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Breastfeeding Friendly Arkansas

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Breastfeeding Friendly Ark

Photo By Terrah Baker
Members of the newly launched Breastfeeding Friendly Arkansas organization — including founder and midwife Shawn House (far left with glasses) — and local breastfeeding mothers and their children at Birthroot Midwifery in Fayetteville.

By Terrah Baker

Shawn House was sitting at a local business breastfeeding her child, when an employee walked over and asked her to cover up.

“She was acting in response to another customer who had said they were offended,” House explained.

After a brief discussion with the manager on what Arkansas law holds as a mother’s right to not have to cover up, she realized much more education on breastfeeding, even in her own community, was necessary. As an experienced mother and midwife, she felt able to help bring these lessons to those who needed them, but wanted to make sure it made a lasting and widespread change.

That’s when she developed the idea for Breastfeeding Friendly Arkansas that launched in early March with a mission to spread education and support for breastfeeding mothers.

House’s first objective was to get Arkansas businesses on board and labeled as “family friendly” establishments, equipped with a simple blue and white BFA sticker on their door and a small section about breastfeeding in their employee training materials.

Breastfeeding Friendly Ark2

Look for the Breastfeeding Friendly Arkansas logo on “family friendly” businesses throughout NWA and the nation.

“Our first thing is educating businesses so they can educate their employees and therefore provide a supportive and comfortable environment for moms to nurse in,” House explained. So far they’ve recruited 11 local businesses that openly support breastfeeding mothers, and they’re working for many more.

The other component to BFA is to provide individual and group support for nursing and beginning mothers — something that may prove to be their biggest challenge of all. “I felt like breastfeeding was the best choice for us, and I was willing to do whatever it took to make sure my child was exclusively breastfed,” said Martha Cardwell, Fayetteville breastfeeding mother.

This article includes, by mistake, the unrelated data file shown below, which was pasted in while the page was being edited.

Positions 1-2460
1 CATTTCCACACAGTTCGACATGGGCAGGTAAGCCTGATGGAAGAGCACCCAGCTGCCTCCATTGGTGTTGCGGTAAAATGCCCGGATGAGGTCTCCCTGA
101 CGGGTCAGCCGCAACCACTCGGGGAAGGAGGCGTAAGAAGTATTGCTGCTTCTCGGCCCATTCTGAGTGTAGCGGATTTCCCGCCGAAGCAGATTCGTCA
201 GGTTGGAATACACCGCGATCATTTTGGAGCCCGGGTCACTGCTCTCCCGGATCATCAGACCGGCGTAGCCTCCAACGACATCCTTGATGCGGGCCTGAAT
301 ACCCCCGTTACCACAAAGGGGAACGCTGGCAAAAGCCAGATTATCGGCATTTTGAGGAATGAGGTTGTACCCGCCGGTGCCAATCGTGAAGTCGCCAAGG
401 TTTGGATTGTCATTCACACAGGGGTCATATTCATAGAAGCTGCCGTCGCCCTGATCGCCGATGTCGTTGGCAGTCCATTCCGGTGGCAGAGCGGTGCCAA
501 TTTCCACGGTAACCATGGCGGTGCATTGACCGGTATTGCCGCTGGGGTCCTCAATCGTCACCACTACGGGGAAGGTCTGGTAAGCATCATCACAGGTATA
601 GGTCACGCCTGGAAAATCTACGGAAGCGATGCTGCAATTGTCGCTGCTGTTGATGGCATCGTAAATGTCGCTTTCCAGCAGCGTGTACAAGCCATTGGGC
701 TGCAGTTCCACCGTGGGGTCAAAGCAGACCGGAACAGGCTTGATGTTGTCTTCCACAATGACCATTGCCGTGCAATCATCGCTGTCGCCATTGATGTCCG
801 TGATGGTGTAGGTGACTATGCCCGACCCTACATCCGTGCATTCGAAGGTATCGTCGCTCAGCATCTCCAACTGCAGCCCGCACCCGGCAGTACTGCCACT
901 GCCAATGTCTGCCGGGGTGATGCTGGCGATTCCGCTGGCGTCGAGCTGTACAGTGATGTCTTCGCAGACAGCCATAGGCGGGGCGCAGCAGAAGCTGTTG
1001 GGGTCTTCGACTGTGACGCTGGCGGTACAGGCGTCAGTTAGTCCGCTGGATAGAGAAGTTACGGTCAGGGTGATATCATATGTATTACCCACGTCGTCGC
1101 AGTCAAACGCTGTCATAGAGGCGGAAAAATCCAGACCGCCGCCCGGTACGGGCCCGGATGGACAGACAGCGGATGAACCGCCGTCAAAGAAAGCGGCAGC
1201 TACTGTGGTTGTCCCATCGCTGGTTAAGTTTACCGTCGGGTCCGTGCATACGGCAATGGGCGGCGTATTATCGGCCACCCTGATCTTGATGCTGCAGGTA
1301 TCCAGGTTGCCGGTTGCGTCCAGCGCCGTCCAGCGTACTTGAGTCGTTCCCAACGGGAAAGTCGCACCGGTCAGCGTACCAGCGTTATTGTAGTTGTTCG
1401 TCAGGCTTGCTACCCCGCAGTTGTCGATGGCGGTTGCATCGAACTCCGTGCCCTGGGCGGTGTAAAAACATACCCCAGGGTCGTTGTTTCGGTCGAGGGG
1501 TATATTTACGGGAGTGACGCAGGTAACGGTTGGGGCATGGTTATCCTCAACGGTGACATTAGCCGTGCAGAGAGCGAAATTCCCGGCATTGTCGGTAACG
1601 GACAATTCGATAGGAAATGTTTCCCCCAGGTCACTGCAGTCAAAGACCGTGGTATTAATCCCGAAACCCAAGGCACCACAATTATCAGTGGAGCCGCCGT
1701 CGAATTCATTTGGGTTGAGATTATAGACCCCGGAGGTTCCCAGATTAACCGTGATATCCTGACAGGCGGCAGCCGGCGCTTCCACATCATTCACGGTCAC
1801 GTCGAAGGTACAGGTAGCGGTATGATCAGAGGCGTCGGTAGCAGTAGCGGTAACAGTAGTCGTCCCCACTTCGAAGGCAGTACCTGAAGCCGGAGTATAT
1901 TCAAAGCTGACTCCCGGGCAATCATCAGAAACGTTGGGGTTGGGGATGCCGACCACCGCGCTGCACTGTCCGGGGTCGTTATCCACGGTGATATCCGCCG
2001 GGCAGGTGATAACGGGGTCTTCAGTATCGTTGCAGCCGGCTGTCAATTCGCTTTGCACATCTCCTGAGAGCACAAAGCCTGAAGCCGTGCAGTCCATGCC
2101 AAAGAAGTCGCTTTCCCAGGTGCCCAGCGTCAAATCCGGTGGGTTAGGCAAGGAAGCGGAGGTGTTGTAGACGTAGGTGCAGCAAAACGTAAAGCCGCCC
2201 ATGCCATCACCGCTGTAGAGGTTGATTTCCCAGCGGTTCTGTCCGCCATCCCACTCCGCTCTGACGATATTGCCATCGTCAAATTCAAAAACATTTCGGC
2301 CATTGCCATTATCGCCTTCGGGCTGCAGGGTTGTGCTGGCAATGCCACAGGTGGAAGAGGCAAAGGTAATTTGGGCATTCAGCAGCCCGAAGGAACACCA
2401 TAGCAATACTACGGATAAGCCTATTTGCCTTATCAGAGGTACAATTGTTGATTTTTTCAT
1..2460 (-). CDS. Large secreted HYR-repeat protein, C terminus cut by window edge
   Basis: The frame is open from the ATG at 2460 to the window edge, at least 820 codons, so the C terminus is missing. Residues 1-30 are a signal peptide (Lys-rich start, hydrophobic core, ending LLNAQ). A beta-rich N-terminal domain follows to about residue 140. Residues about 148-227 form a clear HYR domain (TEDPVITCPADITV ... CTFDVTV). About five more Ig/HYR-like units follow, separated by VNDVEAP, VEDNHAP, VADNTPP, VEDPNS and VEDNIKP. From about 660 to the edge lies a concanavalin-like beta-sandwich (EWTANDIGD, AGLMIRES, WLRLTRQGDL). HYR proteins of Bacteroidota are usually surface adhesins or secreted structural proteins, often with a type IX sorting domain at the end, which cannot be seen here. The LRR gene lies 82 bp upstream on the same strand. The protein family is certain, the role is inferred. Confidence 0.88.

But like many mothers, Cardwell’s milk was slow to come in during the first few weeks, and because of sensitive skin her nipples began to bleed. Even though Cardwell knew breastfeeding was the right decision for the health of herself and her baby, she had to stay strong through serious problems that most women don’t have the support and knowledge to make it through, she said.

“[Terra Tots] has brand new mothers coming in crying with their babies needing help nursing, and they usually think they don’t have enough supply or the milk’s not good enough. It’s the misconceptions that come from everywhere — licensed physicians, friends and even grandma,” said owner of Birthroot Midwifery and Terra Tots in Fayetteville, Jennifer Creel.

In fact, Creel said out of the over 500 births she’s assisted with, only three times was a mother physically unable to breastfeed her baby.

While numbers show only 10 percent of U.S. mothers exclusively breastfeed after the first six months; and only 62 percent  of mothers ever breastfed, according to the Centers for Disease Control and Prevention.

These numbers show a disconnect between reality and what’s being taught to new mothers, House said. For new mothers, BFA will offer support on an individual basis, and for any stage of breastfeeding; Terra Tots in Fayetteville offers free breastfeeding support during office hours, and La Leche League of Fayetteville meets regularly and offers free support locally and across the country through different chapters. But statistics show much more work needs to be done, the group said.

To learn more about Breastfeeding Friendly Arkansas, and how you can get involved or become a “family friendly” business in Arkansas, visit breastfeedingfriendlyarkansas.org.

4 Comments

Mrs. Bowen April 2, 2013 at 2:26 pm

I’m all for breastfeeding. However, there is a time and place for everything. I don’t believe letting your boob hang out so everyone see’s your business is necessary! Expecially at the Fayetteville Public Library, I don’t want to explain to my 4 year old why not to stare at another womens breast.

Reply to this comment
Terrah Baker April 2, 2013 at 4:17 pm

But a child is not staring for bad reasons, they’re staring for curiosity. Because they don’t see the wrong in a breast, until they are taught that. We are a product of our environment, after all. Thanks for your comment and for indulging a short response!

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